2 06 2008
Hicham Hachem

Nice elaborate review. I think that before giving such review you should 1st learn the cuisine. Persian as you call it is a very specific type of food that is originally in Iran. Shisha Cafe offers Middle Easter Food that is served in a totally different area and pretty far from Iran.
As you mentioned yourself, this is a cafe that offers food. Sorry that you got disappointed. If you go visit it again, you will notice a big expansion happening. This means only the need of a bigger place needed to accomodate the more and more customers. Shisha has become our usual hangout because of the Friendly People, service, hooka that is a very old tradition, way older than the USA (that has nothing to do with your drug’s large bong as you describe it). The Food part, is not the best food ever but is good. As mentioned, this is not a diner but a friendly hangout that offers a lot that others do not offer. There are even to large screens where video music is played, middle easter and american. During sport season Spurs fans gather to watch the game and enjoy friends and hookas.

5 06 2008
ieat

Hicham: coupla things. 1) Persian, Middle Eastern, Semantics (sorry). 2) I’ve had Middle Eastern food numerous times that is quite good, so I do have a barometer to compare to. 3) The bong thing, just some humor. 4) Shisha looks like a great place to hang out with friends. In fact, just the kind of place you would find me were I several years younger and sans kids. However, my main critique is on the food, which I found lacking. But, thanks so much for reading and for the feedback.

11 12 2008
Marie

Thanks Hicham, The review sounds really flip and uninformed to me, even after the ‘semantics’ comment. I frequent the place often and for the food, as well as, the atmosphere. If it’s such an awful place, I wonder why it is expanding? I am 50 years old and of course a lot of young people go there, but I found it refreshing and the staff very nice. Just for kicks, I lived in the Middle East for a long time and I should think San Antonio, as big as it is, should have more places like Shisha’s.

18 12 2008
Farah

Well, it’t always interesting to hear what others have to say- first we are NOT a PERSIAN restaurant we are a Middle Eastern- Arabic Style food cafe meaning we are very casual. It is called a cafe because we have many that come and smoke and eat or just eat and hang out for two hours. Back home people play backgammon, chess, and checkers at cafes like this.
Secondly, if our food tastes so bad why are we always getting people from other cities in Texas and the Middle East come to try us out after their friends or family have been eating at our cafe. We take pride in what we serve- the hookahs, food, and drinks, including bottled water- when we first opened we had people order one hookah for six people and order tap water and they would sit for four hours or so- that is not going to help us is it? We can’t serve other customers if we have such tables taking over our space so we decided on bottled water and for your information, many restaurants/cafes are taking the same approach?!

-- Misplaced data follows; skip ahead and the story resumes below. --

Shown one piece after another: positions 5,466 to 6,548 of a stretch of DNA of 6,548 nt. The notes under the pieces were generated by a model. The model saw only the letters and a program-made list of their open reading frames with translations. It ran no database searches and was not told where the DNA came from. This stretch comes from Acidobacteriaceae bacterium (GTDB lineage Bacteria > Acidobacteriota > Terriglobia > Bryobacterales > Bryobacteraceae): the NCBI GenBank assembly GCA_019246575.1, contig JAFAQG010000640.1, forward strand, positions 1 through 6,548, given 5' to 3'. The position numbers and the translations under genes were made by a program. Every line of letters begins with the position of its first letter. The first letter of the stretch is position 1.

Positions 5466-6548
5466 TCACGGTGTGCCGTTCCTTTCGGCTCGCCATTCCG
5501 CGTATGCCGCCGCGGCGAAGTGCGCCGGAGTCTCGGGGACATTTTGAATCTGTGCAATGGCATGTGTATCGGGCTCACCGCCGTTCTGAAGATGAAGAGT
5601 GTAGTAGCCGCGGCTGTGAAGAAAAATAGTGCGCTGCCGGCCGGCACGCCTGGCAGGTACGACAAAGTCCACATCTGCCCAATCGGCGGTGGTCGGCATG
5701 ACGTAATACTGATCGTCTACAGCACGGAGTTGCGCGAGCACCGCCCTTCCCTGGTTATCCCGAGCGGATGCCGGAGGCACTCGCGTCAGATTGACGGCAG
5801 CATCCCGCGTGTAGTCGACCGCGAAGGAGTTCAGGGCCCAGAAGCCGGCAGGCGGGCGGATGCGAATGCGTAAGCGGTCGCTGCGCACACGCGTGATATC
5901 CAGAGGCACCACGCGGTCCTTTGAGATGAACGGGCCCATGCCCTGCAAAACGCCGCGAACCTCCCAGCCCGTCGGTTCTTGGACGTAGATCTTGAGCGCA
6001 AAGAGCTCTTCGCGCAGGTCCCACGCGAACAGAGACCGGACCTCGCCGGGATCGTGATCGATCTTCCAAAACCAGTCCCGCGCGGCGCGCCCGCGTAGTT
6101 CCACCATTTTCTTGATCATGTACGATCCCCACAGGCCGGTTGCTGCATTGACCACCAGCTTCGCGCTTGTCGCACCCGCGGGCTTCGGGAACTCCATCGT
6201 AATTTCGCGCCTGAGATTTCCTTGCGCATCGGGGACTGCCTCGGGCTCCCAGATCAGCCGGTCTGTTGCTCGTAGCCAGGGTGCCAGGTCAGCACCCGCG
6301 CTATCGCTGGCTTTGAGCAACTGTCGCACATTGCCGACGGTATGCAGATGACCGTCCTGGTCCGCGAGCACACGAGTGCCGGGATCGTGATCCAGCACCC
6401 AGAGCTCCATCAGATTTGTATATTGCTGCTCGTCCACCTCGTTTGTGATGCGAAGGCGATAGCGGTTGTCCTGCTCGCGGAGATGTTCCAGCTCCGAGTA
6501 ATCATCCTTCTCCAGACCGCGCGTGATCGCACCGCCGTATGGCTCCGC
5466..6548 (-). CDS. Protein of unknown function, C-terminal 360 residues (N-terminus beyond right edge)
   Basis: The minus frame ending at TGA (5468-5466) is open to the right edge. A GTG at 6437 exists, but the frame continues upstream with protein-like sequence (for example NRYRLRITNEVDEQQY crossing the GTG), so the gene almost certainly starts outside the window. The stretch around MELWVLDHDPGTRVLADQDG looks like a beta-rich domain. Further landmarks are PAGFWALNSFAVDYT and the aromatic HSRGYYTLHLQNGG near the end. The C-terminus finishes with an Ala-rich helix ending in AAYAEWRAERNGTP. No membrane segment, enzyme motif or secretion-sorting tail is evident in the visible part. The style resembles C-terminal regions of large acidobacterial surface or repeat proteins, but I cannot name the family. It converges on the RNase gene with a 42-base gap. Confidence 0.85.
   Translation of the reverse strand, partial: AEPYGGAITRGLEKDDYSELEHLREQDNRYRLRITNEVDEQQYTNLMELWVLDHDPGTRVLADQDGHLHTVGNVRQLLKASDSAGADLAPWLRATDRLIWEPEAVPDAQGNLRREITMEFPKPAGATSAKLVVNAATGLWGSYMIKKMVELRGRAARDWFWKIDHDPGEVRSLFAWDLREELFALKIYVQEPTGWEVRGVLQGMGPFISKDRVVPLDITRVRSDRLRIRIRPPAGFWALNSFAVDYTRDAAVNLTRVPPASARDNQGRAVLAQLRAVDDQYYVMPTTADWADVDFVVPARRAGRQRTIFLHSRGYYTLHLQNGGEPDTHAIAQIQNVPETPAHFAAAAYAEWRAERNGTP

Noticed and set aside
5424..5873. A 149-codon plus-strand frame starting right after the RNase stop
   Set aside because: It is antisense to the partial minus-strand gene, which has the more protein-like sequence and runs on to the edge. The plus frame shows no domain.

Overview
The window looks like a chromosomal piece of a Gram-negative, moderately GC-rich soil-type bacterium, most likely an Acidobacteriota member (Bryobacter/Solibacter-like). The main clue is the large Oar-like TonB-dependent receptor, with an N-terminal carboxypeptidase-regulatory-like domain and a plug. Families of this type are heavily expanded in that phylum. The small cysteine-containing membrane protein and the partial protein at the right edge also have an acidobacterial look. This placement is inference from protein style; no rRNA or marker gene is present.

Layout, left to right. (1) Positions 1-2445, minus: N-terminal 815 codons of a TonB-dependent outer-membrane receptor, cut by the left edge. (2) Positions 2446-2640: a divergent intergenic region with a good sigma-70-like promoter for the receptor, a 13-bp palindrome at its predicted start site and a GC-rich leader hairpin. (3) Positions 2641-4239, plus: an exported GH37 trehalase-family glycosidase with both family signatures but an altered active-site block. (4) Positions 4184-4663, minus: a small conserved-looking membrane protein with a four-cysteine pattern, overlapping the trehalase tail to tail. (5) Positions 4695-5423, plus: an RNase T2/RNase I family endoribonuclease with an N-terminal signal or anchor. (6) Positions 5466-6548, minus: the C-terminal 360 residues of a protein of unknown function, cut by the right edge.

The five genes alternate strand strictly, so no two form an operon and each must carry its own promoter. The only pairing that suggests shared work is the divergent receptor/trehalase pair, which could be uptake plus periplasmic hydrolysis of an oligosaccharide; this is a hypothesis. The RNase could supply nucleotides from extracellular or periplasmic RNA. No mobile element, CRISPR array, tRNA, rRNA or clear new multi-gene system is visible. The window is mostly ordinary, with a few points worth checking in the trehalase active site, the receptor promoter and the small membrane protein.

Third, we are almost finished expanding our cafe so that the indoor space has doubled and we have built a patio outside- I ask if our food and service is so poor like you say, would we even bother?
I ask you to come by again and try our food in early January when the dust has settled from our renovations (including the kitchen) and then make a judgement but please be better informed when you write something that will be published.

18 12 2008
ieat

Farah – Thank you so much for reading and commenting. If you are the business owner then I commend you for taking a hands-on approach to managing what people say about your business online. I’ve only seen one other establishment do this. You are well-spoken and polite.
But, let me please defend myself. First of all, my apologies about the Persian misnomer. Nevertheless, your website says you serve Mediterranean food. Second, I never said that the food tastes bad. Third, thanks for the input on the bottled water. I completely understand and think that was a wise move. Fourth, I only write from first hand experiences. How much “better informed” can I be than to actually put the food in my mouth? I’m just telling it as I experienced it. Lastly, I would be happy to return to try the food again (read my comments on Big’z). Any recommendations?